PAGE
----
This study had some limitations. First, there were a significant number of women lost by the 48 week follow-up (n = 18). Second, the study focused on women with FM, so results cannot be extrapolated to men with FM. Third, in order to monitor physical activity and inactivity, the IPAQ questionnaire was used. This questionnaire is not an objective measure, and future studies should consider using other instruments, such as multisensory armband accelerometers [51]. Fourth, considering reference values of the FIQ-r, it is possible that a floor effect was present in the assessment of FM impact. Effects of the intervention may therefore have been underestimated.

5. Conclusions

Exergaming improved lower-body strength and cardiorespiratory fitness in women with FM. After a 24 week detraining period, lower-body-strength improvements had disappeared, while improvements in cardiorespiratory fitness remained. Exergames must be performed regularly to maintain strength benefits. However, the length of intervention (24 weeks) may have changed the lifestyle of women with FM, which could explain why cardiorespiratory fitness improvements remained after the detraining period.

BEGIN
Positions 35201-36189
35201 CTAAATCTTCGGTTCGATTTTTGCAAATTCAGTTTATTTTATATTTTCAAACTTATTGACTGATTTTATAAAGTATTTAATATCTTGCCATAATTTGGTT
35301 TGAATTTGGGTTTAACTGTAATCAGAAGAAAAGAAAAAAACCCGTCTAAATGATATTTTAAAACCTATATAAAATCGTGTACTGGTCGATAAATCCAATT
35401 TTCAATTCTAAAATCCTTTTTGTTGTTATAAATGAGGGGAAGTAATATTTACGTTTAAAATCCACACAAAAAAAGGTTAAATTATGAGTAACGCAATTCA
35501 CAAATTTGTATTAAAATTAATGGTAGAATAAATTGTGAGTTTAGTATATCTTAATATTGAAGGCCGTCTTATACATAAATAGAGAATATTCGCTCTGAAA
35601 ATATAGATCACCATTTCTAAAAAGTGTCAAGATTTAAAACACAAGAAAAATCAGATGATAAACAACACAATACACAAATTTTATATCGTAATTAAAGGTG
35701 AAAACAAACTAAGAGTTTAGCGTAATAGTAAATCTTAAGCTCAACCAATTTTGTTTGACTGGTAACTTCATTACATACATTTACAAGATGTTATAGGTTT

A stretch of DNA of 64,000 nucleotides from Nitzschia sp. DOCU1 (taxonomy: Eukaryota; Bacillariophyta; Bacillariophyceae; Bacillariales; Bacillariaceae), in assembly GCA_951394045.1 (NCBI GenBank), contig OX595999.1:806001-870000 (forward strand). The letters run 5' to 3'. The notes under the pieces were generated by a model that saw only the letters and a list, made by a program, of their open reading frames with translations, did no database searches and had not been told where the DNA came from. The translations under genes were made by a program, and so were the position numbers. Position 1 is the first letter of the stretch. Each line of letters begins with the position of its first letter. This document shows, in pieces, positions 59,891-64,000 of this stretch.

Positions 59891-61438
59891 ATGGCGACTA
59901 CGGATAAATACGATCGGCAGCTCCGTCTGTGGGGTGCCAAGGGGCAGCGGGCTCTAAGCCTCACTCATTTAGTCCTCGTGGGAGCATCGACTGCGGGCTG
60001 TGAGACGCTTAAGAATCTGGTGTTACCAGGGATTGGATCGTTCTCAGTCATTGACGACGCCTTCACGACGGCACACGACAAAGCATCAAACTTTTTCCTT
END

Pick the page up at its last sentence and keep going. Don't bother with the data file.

Supplementary Materials

The following are available online at, Table S1: CONSORT 2010 checklist of information to include when reporting a randomised trial.

Author Contributions

Data curation, S.V. and Y.B.-M.; formal analysis, Y.B.-M.; funding acquisition, N.G.; investigation, S.V., J.P.F.-G., D.C.-M., and N.G.; methodology, S.V., J.P.F.-G., and D.C.-M.; project administration, N.G.; resources, N.G.; software, Y.B.-M. and D.C.-M.; supervision, J.P.F.-G. and N.G.; validation, N.G.; visualization, J.P.F.-G. and D.C.-M.; writing—original draft, S.V. and Y.B.-M.; writing—review and editing, S.V., J.P.F.-G., D.C.-M., and N.G. All authors have read and agreed to the published version of the manuscript.